So this week I’ve been getting a lot of stuff done on Orchestra, and some of it is really figuring out how to handle certain things that would be very complex and need to be simplified in a way that can work well. As I’ve mentioned before, the combat system was originally going to calculate hits based on recoil versus bullets; this is perhaps the most realistic method of tracking this, and it’s incredibly hyperlethal, but one of the major downsides of it is that it doesn’t translate to other things very well, meaning that it’s a new mechanic to learn that means nothing in other cases.
The goal of the degree system is to allow a more ready feeling of accomplishment; rather than just having a win be a win, it allows characters to succeed above and beyond the average (the target should be for default numbers). It compliments the Action Point system well, because it allows characters to use skills and such more quickly should they receive stellar results, but it also serves to compliment the resource bidding/die rolling hybridization that I’m attempting, since a lot of the things with Dominance and (to a lesser degree) hacking involve a system that attempts to be expensive through speed as much as through difficulty; protagonist characters should be able to reliably manifest their powers and crack into target systems if they’re at all configured to do so.
Of particular interest is Dominance, which actually is one of the few ways where it’s possible to get negative Degrees on a result thanks to what is known as the Schrodinger effect (other characters who are latent or Awakened with regards to Dominance can effectively “counterspell” attempts to manifest powers, weakening them by up to two Degrees per individual and potentially negating them entirely), but obviously there will be a number of free degrees; armor and melee/firearm damage may be handled using the degree system, which in my opinion is a better measurement of the effects of body armor rather than merely saying “It reduces X damage from everything” or “turns away shots X% of the time”, since the amount of damage/degree would be an abstraction of the potential trauma of a round when it hits effectively, something which larger bullets do better at, even though these same bullets are typically much less effective against armor relative to the amount of force in the round, especially with civilian ammunition (Orchestra’s “standard round” for which baseline statistics are presented is a military-style jacketed round).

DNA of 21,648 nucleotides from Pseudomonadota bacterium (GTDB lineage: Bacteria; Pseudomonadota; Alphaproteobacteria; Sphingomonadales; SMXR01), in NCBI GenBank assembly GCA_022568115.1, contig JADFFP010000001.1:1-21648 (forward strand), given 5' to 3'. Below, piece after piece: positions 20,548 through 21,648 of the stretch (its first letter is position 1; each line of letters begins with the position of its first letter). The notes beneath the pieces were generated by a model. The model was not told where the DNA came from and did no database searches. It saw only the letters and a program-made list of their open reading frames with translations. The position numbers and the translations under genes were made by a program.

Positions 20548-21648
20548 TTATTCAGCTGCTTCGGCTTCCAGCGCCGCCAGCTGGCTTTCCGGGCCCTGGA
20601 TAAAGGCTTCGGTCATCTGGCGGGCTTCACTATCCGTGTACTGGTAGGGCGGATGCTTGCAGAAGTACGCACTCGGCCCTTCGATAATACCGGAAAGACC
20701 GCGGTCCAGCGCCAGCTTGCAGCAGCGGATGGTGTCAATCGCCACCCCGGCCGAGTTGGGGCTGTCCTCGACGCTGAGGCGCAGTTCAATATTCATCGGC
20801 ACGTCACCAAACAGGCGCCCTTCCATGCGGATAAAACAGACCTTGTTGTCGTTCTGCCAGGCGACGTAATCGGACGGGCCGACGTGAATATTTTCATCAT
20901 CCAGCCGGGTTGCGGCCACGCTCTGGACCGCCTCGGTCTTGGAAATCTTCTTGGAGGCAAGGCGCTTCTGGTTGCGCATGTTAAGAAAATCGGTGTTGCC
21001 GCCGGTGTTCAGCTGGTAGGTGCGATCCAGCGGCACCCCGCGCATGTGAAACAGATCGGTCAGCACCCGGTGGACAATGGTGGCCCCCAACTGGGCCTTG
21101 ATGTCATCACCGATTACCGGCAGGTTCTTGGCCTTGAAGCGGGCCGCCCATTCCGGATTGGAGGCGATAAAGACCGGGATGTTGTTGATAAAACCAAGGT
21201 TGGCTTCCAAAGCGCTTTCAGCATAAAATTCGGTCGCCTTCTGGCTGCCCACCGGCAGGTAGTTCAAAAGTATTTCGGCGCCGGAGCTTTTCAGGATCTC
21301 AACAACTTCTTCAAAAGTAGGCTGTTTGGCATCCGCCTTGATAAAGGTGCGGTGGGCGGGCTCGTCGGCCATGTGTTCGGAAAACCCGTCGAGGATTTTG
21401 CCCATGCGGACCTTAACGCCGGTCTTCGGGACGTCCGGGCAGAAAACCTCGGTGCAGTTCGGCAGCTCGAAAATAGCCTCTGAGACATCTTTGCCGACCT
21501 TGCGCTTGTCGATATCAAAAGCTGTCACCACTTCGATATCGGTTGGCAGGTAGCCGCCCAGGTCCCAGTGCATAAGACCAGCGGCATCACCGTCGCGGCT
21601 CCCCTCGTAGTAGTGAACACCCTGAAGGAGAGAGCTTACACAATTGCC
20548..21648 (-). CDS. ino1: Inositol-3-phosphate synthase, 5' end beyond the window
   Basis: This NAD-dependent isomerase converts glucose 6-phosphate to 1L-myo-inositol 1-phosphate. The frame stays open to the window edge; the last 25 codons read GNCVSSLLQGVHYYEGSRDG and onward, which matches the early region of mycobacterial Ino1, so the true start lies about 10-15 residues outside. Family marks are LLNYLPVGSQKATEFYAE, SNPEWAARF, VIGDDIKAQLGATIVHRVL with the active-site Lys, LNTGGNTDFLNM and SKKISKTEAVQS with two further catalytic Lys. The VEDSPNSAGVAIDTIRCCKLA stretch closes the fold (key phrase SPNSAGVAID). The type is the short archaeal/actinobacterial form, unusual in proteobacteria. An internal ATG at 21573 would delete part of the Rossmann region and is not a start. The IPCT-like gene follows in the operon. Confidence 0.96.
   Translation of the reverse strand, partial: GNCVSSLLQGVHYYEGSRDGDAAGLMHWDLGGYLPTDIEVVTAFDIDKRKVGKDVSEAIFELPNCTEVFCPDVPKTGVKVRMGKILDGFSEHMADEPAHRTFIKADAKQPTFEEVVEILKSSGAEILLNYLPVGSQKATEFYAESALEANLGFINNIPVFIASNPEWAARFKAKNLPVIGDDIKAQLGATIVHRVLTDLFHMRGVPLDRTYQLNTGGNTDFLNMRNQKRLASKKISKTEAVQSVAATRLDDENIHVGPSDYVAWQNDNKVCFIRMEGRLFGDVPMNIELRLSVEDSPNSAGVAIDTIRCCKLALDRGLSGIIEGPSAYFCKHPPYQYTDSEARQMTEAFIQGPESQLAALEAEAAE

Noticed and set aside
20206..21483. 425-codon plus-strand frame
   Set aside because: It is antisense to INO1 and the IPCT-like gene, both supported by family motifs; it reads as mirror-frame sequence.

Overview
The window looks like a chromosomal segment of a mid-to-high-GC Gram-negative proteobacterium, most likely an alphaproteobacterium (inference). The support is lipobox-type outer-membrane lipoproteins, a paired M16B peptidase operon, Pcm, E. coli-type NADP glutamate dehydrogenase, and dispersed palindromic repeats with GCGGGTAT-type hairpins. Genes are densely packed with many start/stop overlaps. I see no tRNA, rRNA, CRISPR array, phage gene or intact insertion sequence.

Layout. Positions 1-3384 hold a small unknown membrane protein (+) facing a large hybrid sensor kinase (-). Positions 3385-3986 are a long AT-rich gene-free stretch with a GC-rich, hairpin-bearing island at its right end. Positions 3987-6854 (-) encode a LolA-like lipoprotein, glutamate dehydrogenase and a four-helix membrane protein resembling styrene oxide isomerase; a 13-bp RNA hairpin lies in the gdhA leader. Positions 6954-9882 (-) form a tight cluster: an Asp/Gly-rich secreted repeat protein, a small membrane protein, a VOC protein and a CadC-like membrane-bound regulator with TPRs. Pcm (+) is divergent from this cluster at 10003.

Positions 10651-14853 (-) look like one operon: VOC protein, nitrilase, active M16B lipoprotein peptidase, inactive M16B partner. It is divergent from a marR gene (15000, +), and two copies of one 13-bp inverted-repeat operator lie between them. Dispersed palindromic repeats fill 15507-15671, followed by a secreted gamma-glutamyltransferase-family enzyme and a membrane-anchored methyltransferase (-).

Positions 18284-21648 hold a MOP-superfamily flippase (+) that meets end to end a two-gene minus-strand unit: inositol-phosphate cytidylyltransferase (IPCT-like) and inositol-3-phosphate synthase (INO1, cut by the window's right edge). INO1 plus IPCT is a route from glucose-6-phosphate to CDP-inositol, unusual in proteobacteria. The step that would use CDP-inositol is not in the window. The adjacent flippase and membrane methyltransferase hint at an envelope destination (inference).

Ultimately, there’s not a whole lot to the system; every time a character rolls and gets more than five above what they needed, they add a degree; success in and of itself is not a degree. While certain things may decrease the degree, typically degrees serve to provide a bonus for highly successful players to counteract the effects of limits on the ability to stack modifiers; rather than simply making a lot of lesser attacks and meeting the threshold exactly it’s often beneficial to do things to artificially increase your limit (like sacrificing AP would do for an attack) and try to achieve an exceptional success to take advantage of degrees’ effects.